Beyond this point we enter the realm of the sacramental, and words all but fail me. All I can say is that Alien Pie, hot from the oven and with a jaunty buzzard feather stuck in the top, should be eaten on a terrace overlooking a distant ocean above which the remnants of sunset brood like old wounds seeping through a field dressing. It is one of those experiences poised exquisitely between sorrow and oblivion.


"Perfectly correct, papà," says this vision, flashing me a smile I want to lay away in lavender in a dark drawer for the rocky years ahead.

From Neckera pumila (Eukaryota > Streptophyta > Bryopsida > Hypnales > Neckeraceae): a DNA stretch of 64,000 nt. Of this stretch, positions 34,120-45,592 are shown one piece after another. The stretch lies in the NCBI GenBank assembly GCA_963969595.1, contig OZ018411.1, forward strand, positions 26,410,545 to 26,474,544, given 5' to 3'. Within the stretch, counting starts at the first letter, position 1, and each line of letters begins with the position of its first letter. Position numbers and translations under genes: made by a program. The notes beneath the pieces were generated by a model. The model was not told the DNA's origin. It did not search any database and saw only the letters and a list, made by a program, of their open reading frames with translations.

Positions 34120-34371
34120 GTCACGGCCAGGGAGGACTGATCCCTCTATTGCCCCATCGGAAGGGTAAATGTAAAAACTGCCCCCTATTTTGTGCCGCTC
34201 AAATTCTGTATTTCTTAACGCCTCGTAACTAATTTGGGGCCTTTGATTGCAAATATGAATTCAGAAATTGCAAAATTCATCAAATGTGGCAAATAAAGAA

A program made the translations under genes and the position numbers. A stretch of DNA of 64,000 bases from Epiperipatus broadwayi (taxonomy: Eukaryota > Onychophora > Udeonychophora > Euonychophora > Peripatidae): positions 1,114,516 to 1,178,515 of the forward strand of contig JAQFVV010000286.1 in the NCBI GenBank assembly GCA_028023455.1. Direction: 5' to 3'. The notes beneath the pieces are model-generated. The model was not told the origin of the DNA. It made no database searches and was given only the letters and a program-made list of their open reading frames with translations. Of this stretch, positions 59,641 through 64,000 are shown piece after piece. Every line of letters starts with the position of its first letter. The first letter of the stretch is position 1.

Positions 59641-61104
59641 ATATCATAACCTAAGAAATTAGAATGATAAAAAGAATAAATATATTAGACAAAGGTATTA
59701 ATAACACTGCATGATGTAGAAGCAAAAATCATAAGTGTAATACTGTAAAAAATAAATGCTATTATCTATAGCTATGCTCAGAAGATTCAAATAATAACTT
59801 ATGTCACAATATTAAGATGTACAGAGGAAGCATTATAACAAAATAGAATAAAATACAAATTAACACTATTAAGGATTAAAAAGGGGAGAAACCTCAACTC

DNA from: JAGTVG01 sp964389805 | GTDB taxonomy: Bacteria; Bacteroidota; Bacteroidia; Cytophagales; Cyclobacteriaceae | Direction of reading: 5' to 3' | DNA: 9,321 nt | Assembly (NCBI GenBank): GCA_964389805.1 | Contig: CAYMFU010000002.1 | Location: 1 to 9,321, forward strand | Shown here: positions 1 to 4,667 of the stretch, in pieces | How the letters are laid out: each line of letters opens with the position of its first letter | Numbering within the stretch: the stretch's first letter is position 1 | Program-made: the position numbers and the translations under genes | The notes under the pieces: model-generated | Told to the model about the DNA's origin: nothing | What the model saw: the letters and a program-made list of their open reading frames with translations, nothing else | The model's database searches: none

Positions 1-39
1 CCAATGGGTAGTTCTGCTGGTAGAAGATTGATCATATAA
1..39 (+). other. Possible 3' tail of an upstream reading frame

When I turn back to the scene I've just left—which despite the fire brigade is still considerably ablaze—it's just in time to see an extraordinary thing. The two tall cypress trees are standing up to their knees in incandescent scrub and brushwood. One is just beginning to catch fire, the flames running up it like a bright liquid under pressure. The other, though, simply begins to—and I can scarcely believe what I'm seeing—to bend very slowly from the waist, as if it were an elderly butler greeting a monarch. As I watch, the bend accelerates into a grovel and the cypress wilts like a dildo in a smithy, its crest coming to rest on the ground. Curious, I think as I trudge woozily away with my ears singing. Most curious.